For Stony Brook University football coach Chuck Priore, spring football has been a time for reflection and planning. The session ends Sunday with an intrasquad game at LaValle Stadium at 2 p.m. Admission is free.
Priore recently scrutinized the 2011 season -- the most successful in the university's scholarship era -- and took a glance at 2012, just five months away.
Stony Brook (9-4) won the Big South title over rival Liberty to earn its first berth in the NCAA's Football Championship Subdivision playoffs. The Seawolves beat Albany in the first round, then concluded their playoff run with a 34-27 loss to top-ranked Sam Houston State, which eventually lost to North Dakota State in the FCS championship game.
Stony Brook tied the score at 20 on a 3-yard touchdown pass to Kevin Norrell with 8:56 remaining but allowed an 80-yard touchdown pass 11 seconds later. The Seawolves tied it at 27 on Brock Jackolski's 2-yard touchdown run with 6:37 to play but allowed a game-winning 7-yard touchdown run with 1:01 remaining.
When Priore gathered the team for spring practice, he did not give a collective pat on the shoulder pads. He told the players, "The last time we were on the field, we did not perform in the fourth quarter the way we needed to do to be a successful program. So let's perform today better than we did in the fourth quarter; let's take spring ball and perform better than we did in the fourth quarter of last year. I think everybody remembers the fourth quarter. We had a chance to win and we didn't.''
Stony Brook had a 10-3 halftime lead over Sam Houston State. "When we ran off the field at halftime, I looked over at the scoreboard and I said, 'Could I just continue running to the bus? I don't want to play another game,' '' Priore said. "That really defined who we were. We at every level played against what I consider a team that we can play against as well as we could play top to bottom . . . I wasn't scared to go back out in the second half, but the reality of it is, I knew another half was going to bring competition and I thought, 'Are we going to be ready for the competition?' ''
For the most part, yes. "We inched ourselves each year to be a better football program,'' Priore said. "Our ability to compete with Sam Houston means our personnel is pretty good right now. Could we do it for 13 straight games against similar competition? That's a tough one. We might be 6-5, might be 5-6. I think we can win some of those games now.
"We were on the short end; let's be straight right now. We didn't win the game. The honest two games that I think we should have won were the first one and the last one. We should have beaten UTEP and we should have beaten Sam Houston State. When you watch the film, we should have won both those games. But we didn't. I think that's where we still lack the overall big-play ability on a consistent basis. We had them both in our hands.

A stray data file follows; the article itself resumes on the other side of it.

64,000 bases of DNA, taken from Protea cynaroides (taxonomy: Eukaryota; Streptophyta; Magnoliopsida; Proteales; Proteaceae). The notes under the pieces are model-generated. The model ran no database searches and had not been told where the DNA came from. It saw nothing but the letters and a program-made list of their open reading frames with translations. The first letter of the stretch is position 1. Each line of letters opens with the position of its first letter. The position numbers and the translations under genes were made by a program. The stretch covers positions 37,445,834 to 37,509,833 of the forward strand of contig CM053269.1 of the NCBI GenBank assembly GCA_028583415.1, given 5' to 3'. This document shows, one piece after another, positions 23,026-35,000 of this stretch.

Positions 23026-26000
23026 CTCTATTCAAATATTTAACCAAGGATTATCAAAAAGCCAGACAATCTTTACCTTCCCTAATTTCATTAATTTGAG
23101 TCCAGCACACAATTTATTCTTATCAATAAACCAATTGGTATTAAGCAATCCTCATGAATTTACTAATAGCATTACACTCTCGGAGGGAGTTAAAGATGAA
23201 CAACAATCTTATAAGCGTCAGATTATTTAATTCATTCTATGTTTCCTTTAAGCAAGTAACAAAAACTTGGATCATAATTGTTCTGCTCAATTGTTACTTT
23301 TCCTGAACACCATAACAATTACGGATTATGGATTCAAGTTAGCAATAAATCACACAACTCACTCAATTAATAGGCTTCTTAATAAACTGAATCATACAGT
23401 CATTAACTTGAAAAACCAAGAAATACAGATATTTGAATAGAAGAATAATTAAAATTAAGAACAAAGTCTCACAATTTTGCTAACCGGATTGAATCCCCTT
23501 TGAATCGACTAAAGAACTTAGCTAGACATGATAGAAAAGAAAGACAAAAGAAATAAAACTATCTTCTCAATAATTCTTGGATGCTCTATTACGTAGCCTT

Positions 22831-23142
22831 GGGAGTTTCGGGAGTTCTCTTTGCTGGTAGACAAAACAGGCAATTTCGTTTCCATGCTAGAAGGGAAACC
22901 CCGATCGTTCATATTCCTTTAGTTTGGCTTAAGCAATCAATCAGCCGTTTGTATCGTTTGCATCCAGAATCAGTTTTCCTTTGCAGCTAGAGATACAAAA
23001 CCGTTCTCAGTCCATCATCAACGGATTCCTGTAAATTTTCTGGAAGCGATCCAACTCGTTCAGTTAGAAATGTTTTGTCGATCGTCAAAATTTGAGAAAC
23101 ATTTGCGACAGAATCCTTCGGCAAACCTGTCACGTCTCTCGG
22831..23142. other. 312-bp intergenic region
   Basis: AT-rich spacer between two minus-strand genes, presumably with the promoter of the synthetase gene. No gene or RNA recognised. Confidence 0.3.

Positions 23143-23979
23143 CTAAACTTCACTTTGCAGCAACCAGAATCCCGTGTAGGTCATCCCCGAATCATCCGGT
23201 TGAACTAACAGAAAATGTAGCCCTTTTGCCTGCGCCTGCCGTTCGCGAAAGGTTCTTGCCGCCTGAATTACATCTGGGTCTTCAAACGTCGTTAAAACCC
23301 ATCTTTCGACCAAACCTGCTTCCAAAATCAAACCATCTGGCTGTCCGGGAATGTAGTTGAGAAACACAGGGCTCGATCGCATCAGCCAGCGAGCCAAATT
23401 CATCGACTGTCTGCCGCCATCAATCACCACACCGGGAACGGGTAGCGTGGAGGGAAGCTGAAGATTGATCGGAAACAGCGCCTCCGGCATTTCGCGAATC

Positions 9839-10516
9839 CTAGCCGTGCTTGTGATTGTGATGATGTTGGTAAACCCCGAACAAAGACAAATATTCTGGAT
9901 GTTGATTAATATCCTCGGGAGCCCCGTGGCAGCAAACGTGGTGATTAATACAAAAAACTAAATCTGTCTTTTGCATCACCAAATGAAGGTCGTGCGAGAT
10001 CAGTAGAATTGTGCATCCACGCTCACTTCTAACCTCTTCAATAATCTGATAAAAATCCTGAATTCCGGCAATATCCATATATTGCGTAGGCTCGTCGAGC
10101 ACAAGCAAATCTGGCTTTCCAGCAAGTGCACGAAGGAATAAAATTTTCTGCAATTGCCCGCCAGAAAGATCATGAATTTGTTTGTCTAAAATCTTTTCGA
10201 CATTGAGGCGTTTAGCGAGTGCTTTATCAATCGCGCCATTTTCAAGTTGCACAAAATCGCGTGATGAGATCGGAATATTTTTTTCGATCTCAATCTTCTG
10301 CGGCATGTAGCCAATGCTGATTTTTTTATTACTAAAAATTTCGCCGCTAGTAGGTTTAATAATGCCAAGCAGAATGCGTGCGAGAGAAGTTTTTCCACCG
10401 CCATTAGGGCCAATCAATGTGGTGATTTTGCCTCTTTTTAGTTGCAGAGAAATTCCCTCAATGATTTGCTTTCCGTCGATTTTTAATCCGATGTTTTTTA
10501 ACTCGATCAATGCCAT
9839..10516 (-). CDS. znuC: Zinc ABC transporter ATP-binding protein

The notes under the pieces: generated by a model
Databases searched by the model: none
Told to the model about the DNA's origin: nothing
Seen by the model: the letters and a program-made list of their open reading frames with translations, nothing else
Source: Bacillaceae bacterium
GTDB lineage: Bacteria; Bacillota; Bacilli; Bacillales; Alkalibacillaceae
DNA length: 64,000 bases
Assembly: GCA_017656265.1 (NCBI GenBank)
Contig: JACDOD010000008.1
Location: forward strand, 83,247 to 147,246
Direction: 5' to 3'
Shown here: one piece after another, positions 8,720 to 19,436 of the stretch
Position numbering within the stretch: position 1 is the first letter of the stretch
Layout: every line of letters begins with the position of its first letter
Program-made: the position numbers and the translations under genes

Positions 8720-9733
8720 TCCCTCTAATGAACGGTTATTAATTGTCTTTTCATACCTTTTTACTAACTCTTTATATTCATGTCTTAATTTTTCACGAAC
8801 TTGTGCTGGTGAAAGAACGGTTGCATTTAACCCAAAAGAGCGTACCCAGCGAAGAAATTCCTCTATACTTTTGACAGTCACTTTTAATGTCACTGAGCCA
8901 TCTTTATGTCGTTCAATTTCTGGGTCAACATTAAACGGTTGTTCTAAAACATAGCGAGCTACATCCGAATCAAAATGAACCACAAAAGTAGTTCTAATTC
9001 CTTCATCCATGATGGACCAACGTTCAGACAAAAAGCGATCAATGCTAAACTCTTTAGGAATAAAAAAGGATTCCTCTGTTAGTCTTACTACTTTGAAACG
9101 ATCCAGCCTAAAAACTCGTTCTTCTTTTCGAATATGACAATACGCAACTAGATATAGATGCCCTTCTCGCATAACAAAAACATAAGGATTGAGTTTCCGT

"Certainly the transformation for this football team is to go from 8-3 in the regular season with two Division I losses,'' including Buffalo, "and for us to go to that 9-2 team. How do we become 9-2? How do we stay undefeated in our league? How do we go down to Liberty and beat them? We haven't beaten them yet down there.''
That led Priore to the present. "How do you get different?'' he asked. "You get different by making better decisions on what you're doing as a staff when it comes down to the football-related activities. Like weightlifting. I've got five guys on the offensive line that are going to start. Every one of them benches over 400 now. We're so much stronger than we ever were.''
There's the incalculable loss of all-purpose back Jackolski but also the addition of Iowa transfer Marcus Coker. "Purely in an offensive standpoint, we added a star to the equation,'' Priore said. "We're not going to get worse with that star, but it doesn't mean we're going to be better unless we function as a unit and we make good decisions.''
Coker, who is not scheduled to play in the spring game, will team with Miguel Maysonet, the resident star running back. Priore has no concerns about a battle for carries between the two backs.
"If I come in here and make Marcus Coker the benchmark of what we're doing in every turn we make and every statement we make, then I would expect a lot of kids in this program to be ticked off,'' he said. "So it's all in the guy that sits in this chair and how he presents it to his team at all times. Everybody is the same; the third- and fourth-string tailbacks deserve a chance at practice.
"I think [Maysonet] trusts what he gets here from the first day he came here,'' Priore said. "I'm certainly confident in his ability. I'm really excited about watching them both play. You can slice and dice it however you want; Marcus isn't the type of kid -- and I wouldn't have recruited him if he was -- that's worried about it, and I know being around Miguel, he's not worried about it.''
And Coker will not get the star treatment, either. "My presentation when I met him was history tells you this is a great place to come because we run the football,'' Priore said. "There's plenty of carries in the game for more than one. One thing Brock and Miguel learned to appreciate is it's really good going on the field rested. You are that much better. A typical Stony Brook football game is going to put the ball 45 times in the [backs'] hands. You're talking 22 carries each. The sky's the limit when you touch the ball 22 times in college football.''
And the possibilities seem limitless for Stony Brook.